A couple of rainy days in northwestern Ontario have brought some relief to firefighters in the region.
More than 100 wildfires are still burning, but the cool temperatures and precipitation are assisting suppression efforts according to Ontario's Ministry of Natural Resources (MNR).
On Wednesday, the MNR said 85 per cent of the 825 fires reported this year to date are officially classified as out.
Officials say crews will now be able to consolidate hose lines around some of the bigger fires.
Despite the rain and damp conditions, most of the new fires that are sparking are due to lightning strikes, explains Art Osborne, a fire information officer with MNR. The return of dry conditions this week is also posing a risk for an increase of fires once again.
So far this year, nearly 600,000 hectares of land have been affected by fires. This is the third largest area affected by wildfires in the past 50 years in the province.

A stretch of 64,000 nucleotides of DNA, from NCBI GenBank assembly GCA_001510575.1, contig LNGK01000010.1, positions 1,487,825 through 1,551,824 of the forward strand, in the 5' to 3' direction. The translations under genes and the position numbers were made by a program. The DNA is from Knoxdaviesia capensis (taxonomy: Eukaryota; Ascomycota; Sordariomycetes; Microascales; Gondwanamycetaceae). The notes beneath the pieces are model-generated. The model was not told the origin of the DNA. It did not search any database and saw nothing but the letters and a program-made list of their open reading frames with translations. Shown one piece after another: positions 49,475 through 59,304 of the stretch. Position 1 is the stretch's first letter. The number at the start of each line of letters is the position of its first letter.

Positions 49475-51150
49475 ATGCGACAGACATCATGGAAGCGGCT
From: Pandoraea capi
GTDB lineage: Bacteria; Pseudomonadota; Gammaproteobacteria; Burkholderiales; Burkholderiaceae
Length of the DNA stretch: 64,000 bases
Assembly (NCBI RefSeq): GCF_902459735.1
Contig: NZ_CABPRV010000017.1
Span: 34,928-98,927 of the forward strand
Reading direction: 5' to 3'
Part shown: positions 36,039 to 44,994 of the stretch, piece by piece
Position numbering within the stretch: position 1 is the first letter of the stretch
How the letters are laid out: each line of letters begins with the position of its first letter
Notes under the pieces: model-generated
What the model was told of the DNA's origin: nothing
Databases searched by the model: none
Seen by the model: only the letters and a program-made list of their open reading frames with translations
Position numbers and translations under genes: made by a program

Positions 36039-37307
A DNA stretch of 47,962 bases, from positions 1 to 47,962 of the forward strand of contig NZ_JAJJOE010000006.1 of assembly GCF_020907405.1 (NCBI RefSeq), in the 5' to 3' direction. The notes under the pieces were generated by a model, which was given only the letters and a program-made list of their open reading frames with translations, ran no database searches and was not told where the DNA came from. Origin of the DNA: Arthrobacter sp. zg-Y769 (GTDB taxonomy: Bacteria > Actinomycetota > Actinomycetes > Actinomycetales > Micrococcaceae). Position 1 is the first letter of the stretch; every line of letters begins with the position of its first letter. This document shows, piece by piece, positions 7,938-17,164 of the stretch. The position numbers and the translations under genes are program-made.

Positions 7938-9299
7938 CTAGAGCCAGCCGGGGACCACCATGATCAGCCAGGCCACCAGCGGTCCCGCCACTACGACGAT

“The number of fires to date is about the same as the 10 year average,” says Osborne. ”The difference this year is the size of some of those fires and the intensity to which some are burning.”
Approximately 2,000 firefighters remain on scene, including 500 personnel from British Columbia, Saskatchewan and Yukon. The government has also recruited some foreign help for the fire lines.
“For the first time this season, we have assistance from our colleagues south of the border, from Minnesota. They've also given us a hand with a waterbomber and a quick strike on a fire,” Osborne said.
The good news is, all of the 3,600 area residents who had been forced to leave their smoke-threatened communities have returned home. However, smoke remains a concern for people living in the region. There have been reports of smoky smells and hazy air as far away as Manitoba.
The recent break in the weather may not last -- long-range forecasts call for a return to dry, warm conditions, which could cause fire behaviour to once again intensify.
With files from Andrea Stockton